Year of Graduation
Laura E. Ray
Plasma cutting emerged as a novel technology during the 1950s and has since become the state-of-the-art method for precision metal cutting in industry. However, due to the high energy and temperature associated with the process, a number of potentially toxic fumes are produced. Despite the known health risks these fumes pose to users, existing studies have not comprehensively classified air plasma fume components. Hypertherm, a leading global plasma cutter manufacturer, partnered with our group to develop a scientific report that classifies these fumes. The report outlines the chemical identities and emission rates of fume components based on cut parameters, such that the information can be distributed to Hypertherm’s customers.
Two critical design parameters were identified in order to gather fume emission data: (1) create a fume capture system that collects both particulate and gaseous components and (2) develop analytical techniques to determine the identity and concentration of components. To develop design solutions for both goals, numerous trade studies and tests were conducted.
A series of trade studies resulted in an experimental setup in which metal is plasma cut in a modified sandblaster cabinet and fumes are collected as both particulates and gases. Particulates are collected by vacuuming over a series of filters and analyzed with Inductively Coupled Plasma Mass Spectrometry (ICP-MS). Gases are collected by extracting samples into inert Tedlar bags and analyzed with NO and NO2 sensors.
Results of this study indicate significant quantities of respirable Cr, Mn, Ni, Cu, Pb, and NO2 that exceed defined OSHA health standards by up to 500% after fewer than 10 minutes of mild (ATSM A36) and stainless steel (SS303) cutting in most unventilated environments. The majority of emitted particulates are also found to be in the smallest size range of 0.2-0.45µm: penetrating industry-standard respirators. Emission rate is observed to increase with the amperage cut parameter, while metal thickness shows no clear trend except when combined with certain amperages. Finally, the cutting of stainless steel is shown to emit over twice the quantity of dangerous and respirable particulates relative to mild steel emissions, while aluminum (Al 6061-T6) emissions are nearly negligible.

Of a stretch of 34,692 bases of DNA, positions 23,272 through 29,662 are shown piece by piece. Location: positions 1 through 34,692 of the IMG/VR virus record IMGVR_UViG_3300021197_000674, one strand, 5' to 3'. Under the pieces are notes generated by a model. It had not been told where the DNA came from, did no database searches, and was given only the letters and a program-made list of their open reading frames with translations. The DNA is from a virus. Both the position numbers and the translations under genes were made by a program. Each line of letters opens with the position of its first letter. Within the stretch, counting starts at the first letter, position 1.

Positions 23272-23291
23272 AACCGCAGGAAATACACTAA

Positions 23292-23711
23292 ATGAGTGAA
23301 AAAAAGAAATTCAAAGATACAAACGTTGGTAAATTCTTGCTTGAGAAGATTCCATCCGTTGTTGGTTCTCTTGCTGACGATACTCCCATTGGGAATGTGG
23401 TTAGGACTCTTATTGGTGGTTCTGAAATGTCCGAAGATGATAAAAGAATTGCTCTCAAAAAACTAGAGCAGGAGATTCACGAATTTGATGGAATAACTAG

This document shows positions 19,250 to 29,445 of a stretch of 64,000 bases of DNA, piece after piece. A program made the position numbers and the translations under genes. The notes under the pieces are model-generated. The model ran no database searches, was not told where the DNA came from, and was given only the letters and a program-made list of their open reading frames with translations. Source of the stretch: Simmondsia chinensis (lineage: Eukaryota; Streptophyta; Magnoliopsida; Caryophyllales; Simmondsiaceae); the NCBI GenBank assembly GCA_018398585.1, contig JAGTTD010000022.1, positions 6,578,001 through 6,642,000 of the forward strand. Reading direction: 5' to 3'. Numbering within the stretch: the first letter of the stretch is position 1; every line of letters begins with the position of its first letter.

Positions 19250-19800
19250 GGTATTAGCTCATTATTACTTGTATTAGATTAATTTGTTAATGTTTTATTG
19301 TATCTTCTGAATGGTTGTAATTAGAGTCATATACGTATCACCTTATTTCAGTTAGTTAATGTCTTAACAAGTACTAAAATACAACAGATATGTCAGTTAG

These results reinforce the importance of ventilation and mitigation systems in all cutting environments using steel, irrespective of personal protective equipment (PPE) respirator use. Furthermore, results suggest that plasma cutting operators should take into consideration cut parameters, especially amperage, in attempting to minimize exposure to air plasma fumes.
Additional testing is recommended to increase the statistical power of the results and to examine additional parameters such as more metal types and different plasma cutting system models. To further examine the composition of the particulates, specifically oxidation states, we recommend using electrochemical analysis. An investigation into gas storage and gas degradation would be required to better analyze gaseous emissions.
Level of Access
Restricted: Campus/Dartmouth Community Only Access
Je, Lisa, "Air Plasma Fume Classification" (2019). ENGS 89/90 Reports. 16.
Available to Dartmouth community via local IP address.